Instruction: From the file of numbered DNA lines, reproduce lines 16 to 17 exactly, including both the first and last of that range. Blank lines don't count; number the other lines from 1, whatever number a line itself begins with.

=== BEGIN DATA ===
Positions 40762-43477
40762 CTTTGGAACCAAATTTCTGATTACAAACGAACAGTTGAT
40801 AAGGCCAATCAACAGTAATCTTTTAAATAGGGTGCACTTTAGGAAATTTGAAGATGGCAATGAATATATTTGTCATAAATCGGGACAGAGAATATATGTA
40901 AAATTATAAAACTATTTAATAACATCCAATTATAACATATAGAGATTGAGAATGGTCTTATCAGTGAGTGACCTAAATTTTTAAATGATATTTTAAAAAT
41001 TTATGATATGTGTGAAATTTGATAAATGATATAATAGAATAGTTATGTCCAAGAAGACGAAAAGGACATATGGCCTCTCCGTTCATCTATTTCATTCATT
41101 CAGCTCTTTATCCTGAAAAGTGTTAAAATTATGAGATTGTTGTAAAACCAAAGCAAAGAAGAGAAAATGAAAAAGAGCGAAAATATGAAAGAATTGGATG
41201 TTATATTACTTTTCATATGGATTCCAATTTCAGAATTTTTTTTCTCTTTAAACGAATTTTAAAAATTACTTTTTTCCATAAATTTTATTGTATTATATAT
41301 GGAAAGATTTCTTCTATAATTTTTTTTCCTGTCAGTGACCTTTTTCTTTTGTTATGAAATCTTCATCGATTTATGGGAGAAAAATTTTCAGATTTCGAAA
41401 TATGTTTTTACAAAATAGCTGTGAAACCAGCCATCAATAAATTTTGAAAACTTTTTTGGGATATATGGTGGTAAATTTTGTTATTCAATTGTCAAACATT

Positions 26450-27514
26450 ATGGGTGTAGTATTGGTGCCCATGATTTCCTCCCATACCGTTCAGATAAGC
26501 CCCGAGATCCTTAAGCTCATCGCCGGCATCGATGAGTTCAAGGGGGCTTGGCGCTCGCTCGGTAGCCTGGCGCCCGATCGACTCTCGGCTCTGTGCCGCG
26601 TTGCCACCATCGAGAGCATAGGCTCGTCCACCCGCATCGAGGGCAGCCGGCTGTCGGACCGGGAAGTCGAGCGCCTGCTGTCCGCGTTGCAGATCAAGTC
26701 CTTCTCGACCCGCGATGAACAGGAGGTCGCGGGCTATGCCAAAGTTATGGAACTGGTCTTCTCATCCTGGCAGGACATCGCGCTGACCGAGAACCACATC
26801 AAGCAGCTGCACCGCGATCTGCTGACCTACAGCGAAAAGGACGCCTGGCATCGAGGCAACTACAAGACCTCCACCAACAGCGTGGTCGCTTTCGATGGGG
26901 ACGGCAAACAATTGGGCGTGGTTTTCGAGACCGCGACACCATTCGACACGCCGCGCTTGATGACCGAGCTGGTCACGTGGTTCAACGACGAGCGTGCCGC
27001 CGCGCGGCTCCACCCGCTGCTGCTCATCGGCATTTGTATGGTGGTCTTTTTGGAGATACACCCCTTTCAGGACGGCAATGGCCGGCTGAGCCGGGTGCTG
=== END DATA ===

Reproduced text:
26901 ACGGCAAACAATTGGGCGTGGTTTTCGAGACCGCGACACCATTCGACACGCCGCGCTTGATGACCGAGCTGGTCACGTGGTTCAACGACGAGCGTGCCGC
27001 CGCGCGGCTCCACCCGCTGCTGCTCATCGGCATTTGTATGGTGGTCTTTTTGGAGATACACCCCTTTCAGGACGGCAATGGCCGGCTGAGCCGGGTGCTG